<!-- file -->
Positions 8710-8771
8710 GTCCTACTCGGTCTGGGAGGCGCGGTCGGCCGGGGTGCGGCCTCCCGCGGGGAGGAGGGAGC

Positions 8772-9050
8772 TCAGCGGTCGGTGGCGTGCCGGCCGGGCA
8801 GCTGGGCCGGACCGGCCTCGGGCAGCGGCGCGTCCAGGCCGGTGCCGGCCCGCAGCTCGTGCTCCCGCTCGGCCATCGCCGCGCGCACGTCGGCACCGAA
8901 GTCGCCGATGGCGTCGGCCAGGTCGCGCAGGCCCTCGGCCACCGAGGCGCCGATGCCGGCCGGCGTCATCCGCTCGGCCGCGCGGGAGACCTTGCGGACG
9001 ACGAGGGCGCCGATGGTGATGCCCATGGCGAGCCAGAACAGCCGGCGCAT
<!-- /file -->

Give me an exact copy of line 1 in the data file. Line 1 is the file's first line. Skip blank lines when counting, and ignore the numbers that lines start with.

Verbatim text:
Positions 8710-8771